Alliums, beautiful long lasting flowers – loved by bees and butterflies

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Allium - Latin for garlic - are also known as the flowering onion

Allium – Latin for garlic – are also known as the flowering onion, as they have the characteristic onion or garlic odour and taste, and in most cases both the bulb and leaves are edible.

The beautiful flower heads of the Allium can flower from May through to August, followed by an attractive set of seed heads, thus making them a very architectural flower in your garden, throughout the year.

There are over 700 different types of Alliums, with colours ranging from blue, purple, mauve, pink, yellow and white.

The range of flower head sizes vary, from a few centimetres to 20cm, of different heights and flowering times.

Alliums beautiful, long-lasting flowers make an excellent cut flower, for both fresh and dried bouquets.  Loved by bees, butterflies and other pollinators visiting the garden.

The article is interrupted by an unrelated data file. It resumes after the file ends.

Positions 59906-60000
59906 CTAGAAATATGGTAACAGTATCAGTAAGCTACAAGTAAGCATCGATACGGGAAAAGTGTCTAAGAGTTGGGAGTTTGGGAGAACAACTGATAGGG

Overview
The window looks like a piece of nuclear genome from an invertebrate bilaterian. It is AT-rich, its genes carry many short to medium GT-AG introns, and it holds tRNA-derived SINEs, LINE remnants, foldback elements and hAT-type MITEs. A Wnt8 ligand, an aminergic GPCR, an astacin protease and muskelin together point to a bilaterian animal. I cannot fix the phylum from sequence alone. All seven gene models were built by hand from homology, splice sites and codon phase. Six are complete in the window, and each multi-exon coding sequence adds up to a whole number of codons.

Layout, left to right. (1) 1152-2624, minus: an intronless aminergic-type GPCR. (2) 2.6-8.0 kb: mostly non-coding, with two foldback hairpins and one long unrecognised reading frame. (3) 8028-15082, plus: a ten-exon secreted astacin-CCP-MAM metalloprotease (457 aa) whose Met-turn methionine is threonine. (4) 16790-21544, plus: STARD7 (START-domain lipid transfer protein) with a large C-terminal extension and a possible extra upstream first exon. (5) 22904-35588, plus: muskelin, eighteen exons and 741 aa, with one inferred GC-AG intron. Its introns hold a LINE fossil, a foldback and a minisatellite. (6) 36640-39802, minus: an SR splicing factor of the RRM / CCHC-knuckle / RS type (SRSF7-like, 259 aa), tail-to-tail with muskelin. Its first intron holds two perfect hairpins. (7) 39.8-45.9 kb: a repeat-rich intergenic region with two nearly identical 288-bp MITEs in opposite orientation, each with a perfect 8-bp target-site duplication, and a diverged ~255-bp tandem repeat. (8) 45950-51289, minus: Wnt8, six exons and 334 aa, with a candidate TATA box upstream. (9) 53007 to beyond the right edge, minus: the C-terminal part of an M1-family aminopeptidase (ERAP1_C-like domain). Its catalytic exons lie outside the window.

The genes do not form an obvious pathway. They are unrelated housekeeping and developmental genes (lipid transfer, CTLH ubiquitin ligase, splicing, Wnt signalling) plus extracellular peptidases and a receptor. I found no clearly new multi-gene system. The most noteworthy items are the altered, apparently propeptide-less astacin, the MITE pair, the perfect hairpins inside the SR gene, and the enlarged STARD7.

Easy to grow, Alliums will grow in most soils, providing that it is well-drained, adoring sunlight throughout the day.

Most Allium species produce new offset or young plants. Once flowering is over and leaves have died down, in mid to late autumn, lift the bulbs and detach the new young plants.

Either plant directly into their final positions, or grown-on outside, in pots of gritty compost.

Drought tolerant, they prefer to be grown on the dry side and plants grown in the ground don’t usually require any watering.

Alliums grown in containers will require regular watering, ensuring compost does not become waterlogged, otherwise the bulb will rot.

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